CTF Field Guide

Auditing Source Code

This module is about getting familiar with vulnerabilities that manifest in applications that compile to native code. An accurate and complete understanding of an application written in a compiled language cannot be achieved without learning about how the compiler transforms source to machine code and how processors execute that code. An easy way to gain experience with these transforms is by reverse engineering compiled variants of your own code or of projects with source code available. At the end of this module you will be able to identify vulnerabilities in compiled languages like C and C++.

Vulnerabilities are commonly identified in large software packages due to their use of third-party software libraries. Common examples include libraries like libxml, libpng, libpoppler, and libfreetype that parse complicated file formats and protocols. Each of these libraries have historically been prone to software flaws that make the applications using them vulnerable to attack. It doesn't help that most software packages fail to update these libraries when new versions come out, making it significant easier to find known vulnerabilities to apply in these cases.



In order to practice your skills, we recommend going through the process of identifying as many vulnerabilities as you can in an intentionally vulnerable toy application and then moving on to a real application and doing the same.

The Newspaper application is a small server written in C that allows authenticated users to read and write articles to a remote file system. Newspaper is written in such a way that it is vulnerable to many different attacks. You should be capable of identifying at least 10 bugs or potential vulnerabilities in this code.

Wireshark, however, is an industry standard network protocol analyzer that has been under continuous development since 1998. Vulnerabilities in this code base are much fewer and far between than in the Newspaper app however many still exist. Take a look at the wireshark security page, find the name of a protocol dissector and see if you can independently discover the vulnerability without looking at the details. Dissectors are located in /epan/dissectors/ folder.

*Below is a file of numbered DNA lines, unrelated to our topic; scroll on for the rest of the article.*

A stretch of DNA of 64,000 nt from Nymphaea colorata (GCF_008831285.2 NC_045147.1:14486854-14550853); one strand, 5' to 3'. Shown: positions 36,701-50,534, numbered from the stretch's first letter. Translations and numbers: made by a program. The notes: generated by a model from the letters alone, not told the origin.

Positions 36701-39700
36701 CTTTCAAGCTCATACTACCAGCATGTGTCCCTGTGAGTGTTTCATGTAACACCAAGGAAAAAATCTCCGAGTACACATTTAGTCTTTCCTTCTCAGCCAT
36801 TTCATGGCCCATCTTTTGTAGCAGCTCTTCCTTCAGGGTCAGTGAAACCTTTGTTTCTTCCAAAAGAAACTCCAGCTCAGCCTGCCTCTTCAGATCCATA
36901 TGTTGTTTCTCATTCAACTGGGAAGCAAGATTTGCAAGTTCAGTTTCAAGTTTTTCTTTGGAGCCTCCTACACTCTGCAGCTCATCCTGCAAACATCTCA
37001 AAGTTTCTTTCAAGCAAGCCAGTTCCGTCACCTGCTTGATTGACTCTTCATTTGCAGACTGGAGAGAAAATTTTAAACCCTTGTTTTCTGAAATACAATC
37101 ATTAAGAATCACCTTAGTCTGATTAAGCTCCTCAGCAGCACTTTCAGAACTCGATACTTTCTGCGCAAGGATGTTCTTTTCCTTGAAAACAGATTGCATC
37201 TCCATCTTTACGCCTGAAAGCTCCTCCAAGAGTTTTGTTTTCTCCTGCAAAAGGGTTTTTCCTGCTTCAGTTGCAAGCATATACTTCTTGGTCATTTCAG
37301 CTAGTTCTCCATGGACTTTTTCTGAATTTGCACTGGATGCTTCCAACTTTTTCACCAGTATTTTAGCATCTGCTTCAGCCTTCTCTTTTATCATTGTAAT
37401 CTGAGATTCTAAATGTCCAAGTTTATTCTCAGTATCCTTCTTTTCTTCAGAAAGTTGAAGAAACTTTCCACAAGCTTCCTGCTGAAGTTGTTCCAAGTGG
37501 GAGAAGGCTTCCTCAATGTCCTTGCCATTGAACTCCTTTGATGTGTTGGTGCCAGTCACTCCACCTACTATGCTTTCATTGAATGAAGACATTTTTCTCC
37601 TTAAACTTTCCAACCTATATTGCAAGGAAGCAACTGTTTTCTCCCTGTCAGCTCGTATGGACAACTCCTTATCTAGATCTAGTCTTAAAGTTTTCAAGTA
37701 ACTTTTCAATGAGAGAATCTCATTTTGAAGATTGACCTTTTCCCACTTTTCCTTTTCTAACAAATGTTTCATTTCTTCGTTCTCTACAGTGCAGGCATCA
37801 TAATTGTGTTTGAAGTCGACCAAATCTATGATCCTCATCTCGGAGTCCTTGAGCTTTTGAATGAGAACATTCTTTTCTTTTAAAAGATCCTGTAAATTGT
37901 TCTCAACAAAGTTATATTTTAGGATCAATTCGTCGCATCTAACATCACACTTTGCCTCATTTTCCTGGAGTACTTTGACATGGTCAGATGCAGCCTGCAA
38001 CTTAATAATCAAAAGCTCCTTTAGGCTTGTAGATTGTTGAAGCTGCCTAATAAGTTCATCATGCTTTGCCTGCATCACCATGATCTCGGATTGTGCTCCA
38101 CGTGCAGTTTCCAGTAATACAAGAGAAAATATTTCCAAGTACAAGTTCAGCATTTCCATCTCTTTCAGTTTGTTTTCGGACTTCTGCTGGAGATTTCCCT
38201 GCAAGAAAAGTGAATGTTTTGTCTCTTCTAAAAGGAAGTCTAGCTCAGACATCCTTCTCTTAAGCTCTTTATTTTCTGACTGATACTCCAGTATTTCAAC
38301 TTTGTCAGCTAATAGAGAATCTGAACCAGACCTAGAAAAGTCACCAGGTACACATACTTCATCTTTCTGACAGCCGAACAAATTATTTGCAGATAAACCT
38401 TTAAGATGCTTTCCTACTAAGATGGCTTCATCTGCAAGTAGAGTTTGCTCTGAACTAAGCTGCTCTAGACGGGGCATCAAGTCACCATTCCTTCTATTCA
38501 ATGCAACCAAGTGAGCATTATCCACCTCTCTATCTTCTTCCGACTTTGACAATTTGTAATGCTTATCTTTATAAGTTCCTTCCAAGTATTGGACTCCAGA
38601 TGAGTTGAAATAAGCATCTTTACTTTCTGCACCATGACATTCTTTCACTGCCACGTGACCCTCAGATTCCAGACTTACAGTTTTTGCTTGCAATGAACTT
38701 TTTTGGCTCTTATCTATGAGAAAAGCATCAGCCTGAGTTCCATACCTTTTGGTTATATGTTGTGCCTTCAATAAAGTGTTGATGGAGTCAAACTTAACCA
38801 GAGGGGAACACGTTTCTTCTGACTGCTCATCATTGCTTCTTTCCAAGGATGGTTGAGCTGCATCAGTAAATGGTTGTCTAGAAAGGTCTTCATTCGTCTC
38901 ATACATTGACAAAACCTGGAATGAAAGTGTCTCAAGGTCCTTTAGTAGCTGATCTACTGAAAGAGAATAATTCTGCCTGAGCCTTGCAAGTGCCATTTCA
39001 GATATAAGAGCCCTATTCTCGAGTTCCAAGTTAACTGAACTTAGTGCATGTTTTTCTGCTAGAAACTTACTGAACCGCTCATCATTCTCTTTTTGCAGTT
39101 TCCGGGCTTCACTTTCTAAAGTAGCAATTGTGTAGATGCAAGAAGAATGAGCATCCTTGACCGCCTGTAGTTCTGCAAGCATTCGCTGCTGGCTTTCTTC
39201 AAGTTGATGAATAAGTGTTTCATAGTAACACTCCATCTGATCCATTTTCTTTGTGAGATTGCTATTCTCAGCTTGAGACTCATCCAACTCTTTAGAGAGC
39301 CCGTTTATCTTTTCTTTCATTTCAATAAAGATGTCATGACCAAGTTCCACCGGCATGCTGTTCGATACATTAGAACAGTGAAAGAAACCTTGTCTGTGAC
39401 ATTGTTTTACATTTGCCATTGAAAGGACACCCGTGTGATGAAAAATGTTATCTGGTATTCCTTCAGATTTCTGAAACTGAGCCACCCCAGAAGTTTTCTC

When auditing, it is helpful to use a tool design to profile and navigate the codebase. Below are two tools, Source Navigator and Understand, designed to help analysts get familiar with code quickly by collecting and displaying information about data relationships, API usage, design patterns and control flow. An example of a useful diffing tool is also listed below. One example of a free, open source code auditing tool is the Clang Static Analyzer, which can help you track down programming errors in common APIs and vulnerable programming patterns.


Make sure you’re intimately familiar with the internals of the languages you target for analysis. Vulnerabilities are found by auditors who are more familiar with the language and the codebase than the programmers that originally developed it. In some cases, this level of understanding can be achieved simply by paying attaching to optional compiler warnings or through the use of third-party analysis tools that help track down common programming errors. Computer security is tantamount to computer mastery. Without a rigorous understanding of your targets you can never hope to defeat them.